Turner tapping into game market
Atlanta-based Turner Broadcasting will move into the subscription PC game market this fall with new GameTap service.
While most online PC gamers pay a monthly fee for access to just one game, Time Warner is hoping that they will pay up to play more. Turner Broadcasting System, Inc., a Time Warner subsidiary, hopes to grab subscribers by offering nearly 1,000 games for unlimited play through its new GameTap Broadband Entertainment Network.
The service, announced today, will offer games and video content from a variety of sources for the same price as most MMO subscriptions. The service should launch this fall, and will run through a client program developed internally at Turner. Reps for the company equated the service to a "cable box for games on your PC."
Currently, 17 publishers are signed on to provide games, though TBS spokespersons expect that number to rise to 21 by the time the service launches this fall. No exact launch date or price point have yet been announced.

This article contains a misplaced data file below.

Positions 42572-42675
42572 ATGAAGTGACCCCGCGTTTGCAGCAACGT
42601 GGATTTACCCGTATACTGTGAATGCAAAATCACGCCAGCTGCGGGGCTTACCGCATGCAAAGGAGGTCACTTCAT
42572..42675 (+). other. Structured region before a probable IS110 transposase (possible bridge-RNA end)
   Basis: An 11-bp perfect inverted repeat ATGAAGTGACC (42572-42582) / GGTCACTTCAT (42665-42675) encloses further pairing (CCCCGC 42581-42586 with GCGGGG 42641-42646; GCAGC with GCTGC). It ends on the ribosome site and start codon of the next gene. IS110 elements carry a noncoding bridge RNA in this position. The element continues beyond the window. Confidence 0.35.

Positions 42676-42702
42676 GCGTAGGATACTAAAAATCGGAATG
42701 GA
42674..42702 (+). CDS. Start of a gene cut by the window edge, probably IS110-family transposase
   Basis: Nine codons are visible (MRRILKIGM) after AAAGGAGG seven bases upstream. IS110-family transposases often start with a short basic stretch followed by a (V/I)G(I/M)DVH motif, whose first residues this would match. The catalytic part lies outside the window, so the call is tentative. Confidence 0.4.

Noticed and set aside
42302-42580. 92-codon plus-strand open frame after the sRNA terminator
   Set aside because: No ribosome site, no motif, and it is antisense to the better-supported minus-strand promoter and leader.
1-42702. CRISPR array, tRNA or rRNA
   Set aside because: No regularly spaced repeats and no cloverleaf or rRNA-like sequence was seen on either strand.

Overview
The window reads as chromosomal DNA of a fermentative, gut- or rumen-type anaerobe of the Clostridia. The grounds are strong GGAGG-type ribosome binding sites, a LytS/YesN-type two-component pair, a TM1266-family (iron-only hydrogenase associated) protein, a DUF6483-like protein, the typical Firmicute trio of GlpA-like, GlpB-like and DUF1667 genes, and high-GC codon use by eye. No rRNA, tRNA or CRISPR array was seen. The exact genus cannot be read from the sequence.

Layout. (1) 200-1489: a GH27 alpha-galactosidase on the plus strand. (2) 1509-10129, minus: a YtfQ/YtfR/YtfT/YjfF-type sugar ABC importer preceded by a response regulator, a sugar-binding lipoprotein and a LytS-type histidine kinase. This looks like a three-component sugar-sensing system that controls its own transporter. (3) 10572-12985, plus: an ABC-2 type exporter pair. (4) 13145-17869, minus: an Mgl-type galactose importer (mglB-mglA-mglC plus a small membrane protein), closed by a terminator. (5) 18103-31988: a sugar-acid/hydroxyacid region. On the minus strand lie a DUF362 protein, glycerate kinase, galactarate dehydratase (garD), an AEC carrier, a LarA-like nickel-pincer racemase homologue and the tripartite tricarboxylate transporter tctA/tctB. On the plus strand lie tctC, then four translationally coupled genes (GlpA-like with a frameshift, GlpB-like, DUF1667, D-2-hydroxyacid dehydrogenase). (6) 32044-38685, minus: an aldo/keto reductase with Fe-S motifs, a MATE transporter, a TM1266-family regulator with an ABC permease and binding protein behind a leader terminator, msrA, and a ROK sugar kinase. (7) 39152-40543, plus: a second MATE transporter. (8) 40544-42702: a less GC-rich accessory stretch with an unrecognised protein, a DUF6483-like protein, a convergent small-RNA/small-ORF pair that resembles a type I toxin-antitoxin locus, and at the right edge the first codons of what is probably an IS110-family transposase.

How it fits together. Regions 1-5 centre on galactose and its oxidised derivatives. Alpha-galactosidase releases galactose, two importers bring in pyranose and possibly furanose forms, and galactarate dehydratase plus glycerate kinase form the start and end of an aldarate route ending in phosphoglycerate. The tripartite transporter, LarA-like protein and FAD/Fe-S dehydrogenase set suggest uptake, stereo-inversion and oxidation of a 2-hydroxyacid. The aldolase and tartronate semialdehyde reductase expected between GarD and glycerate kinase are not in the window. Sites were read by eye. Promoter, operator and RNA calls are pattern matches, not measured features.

GameTap will be a PC-only gaming service, but that does not mean that the available games will be exclusively PC titles. Of the publishers already on board, many are offering up titles from past consoles. "It's like a MAME emulator, but legal," said a rep. Sega will provide all of its Sonic the Hedgehog games, as well as other titles from the Genesis and Saturn consoles. More modern titles will include the first iterations of the Tom Clancy's Splinter Cell and Tony Hawk's Pro Skater, while Pac-Man will lead the more retro part of the service's catalog.
In addition to games, GameTap will also feature original content, including animated segments from the creators of the Cartoon Network's Adult Swim showcase.
While seemingly new, the GameTap service is not the first of its kind. Sega offered a modem/cable service for the Genesis for a while, where users could play games via subscription. Ironically, Time Warner-owned AOL started out as Control Video, a company whose product was an online service called Gameline for the Atari 2600 in the early 1980s.
For more information on GameTap, visit its official Web site.
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